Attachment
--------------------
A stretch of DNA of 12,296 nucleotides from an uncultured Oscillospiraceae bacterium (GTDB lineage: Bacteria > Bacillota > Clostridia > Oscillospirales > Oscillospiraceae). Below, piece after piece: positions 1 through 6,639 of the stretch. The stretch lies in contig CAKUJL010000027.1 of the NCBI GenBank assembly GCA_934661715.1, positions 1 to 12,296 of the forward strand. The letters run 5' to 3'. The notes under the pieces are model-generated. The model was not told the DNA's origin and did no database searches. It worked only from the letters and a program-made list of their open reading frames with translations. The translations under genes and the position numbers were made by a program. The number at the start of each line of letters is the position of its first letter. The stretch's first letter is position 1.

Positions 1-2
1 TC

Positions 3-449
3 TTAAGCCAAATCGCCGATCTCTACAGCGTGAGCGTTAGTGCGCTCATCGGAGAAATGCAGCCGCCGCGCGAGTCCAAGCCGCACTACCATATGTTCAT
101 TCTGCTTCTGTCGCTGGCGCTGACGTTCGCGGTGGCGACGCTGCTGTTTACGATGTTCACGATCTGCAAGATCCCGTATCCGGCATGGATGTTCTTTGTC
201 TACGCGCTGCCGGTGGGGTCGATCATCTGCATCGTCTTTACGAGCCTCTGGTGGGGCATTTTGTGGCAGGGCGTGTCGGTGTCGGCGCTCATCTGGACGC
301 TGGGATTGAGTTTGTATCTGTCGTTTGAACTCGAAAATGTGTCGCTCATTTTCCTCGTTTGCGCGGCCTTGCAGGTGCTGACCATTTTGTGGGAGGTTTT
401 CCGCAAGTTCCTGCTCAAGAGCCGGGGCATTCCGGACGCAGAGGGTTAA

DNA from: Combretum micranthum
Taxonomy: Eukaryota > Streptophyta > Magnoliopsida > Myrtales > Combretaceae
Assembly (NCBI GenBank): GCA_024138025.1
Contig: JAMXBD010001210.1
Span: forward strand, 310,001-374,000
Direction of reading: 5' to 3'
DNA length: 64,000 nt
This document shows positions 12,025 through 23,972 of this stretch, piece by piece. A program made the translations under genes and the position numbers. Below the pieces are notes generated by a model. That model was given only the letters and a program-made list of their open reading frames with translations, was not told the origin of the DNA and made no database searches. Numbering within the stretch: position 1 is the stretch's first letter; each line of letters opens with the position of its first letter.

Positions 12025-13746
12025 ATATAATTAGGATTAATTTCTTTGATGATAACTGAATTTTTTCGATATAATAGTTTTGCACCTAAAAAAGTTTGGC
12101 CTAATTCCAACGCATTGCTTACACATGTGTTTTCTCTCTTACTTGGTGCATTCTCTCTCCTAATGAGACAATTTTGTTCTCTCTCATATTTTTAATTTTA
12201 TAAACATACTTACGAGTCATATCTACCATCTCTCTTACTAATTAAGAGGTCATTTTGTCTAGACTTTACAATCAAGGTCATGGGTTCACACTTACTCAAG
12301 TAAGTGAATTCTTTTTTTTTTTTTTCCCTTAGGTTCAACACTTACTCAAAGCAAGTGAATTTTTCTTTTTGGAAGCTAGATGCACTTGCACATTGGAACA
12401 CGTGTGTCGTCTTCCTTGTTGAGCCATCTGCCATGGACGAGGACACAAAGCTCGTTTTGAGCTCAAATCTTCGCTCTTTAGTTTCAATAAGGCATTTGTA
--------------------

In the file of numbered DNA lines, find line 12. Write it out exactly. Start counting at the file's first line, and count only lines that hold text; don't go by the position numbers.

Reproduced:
Assembly (NCBI GenBank): GCA_024138025.1